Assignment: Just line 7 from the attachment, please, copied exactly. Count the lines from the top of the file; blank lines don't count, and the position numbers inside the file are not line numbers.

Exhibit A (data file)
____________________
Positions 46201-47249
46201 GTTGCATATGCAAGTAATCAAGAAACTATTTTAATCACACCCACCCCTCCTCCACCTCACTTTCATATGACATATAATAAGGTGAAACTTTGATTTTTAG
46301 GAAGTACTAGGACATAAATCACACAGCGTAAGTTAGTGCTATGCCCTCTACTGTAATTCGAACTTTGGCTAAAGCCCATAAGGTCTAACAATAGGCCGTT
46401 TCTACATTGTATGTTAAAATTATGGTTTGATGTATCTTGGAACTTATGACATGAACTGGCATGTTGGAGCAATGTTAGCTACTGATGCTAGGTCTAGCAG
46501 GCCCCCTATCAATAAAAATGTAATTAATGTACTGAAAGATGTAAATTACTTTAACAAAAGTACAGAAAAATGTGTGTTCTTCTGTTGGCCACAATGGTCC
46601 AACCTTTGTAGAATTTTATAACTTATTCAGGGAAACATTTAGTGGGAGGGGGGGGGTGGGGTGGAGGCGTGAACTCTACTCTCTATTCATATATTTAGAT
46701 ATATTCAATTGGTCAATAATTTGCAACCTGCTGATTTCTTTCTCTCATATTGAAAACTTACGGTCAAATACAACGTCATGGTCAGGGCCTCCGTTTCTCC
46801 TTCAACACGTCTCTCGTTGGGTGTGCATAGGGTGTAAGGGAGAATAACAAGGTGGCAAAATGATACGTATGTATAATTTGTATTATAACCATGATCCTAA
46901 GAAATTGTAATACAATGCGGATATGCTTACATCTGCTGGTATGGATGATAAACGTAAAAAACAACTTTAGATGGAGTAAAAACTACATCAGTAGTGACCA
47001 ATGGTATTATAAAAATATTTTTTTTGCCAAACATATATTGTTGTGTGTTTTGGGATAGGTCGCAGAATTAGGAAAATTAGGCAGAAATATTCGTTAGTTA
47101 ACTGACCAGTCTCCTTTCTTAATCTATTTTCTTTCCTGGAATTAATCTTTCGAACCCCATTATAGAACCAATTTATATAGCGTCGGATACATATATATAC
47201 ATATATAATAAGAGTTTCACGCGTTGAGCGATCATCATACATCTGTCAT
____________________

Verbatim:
46701 ATATTCAATTGGTCAATAATTTGCAACCTGCTGATTTCTTTCTCTCATATTGAAAACTTACGGTCAAATACAACGTCATGGTCAGGGCCTCCGTTTCTCC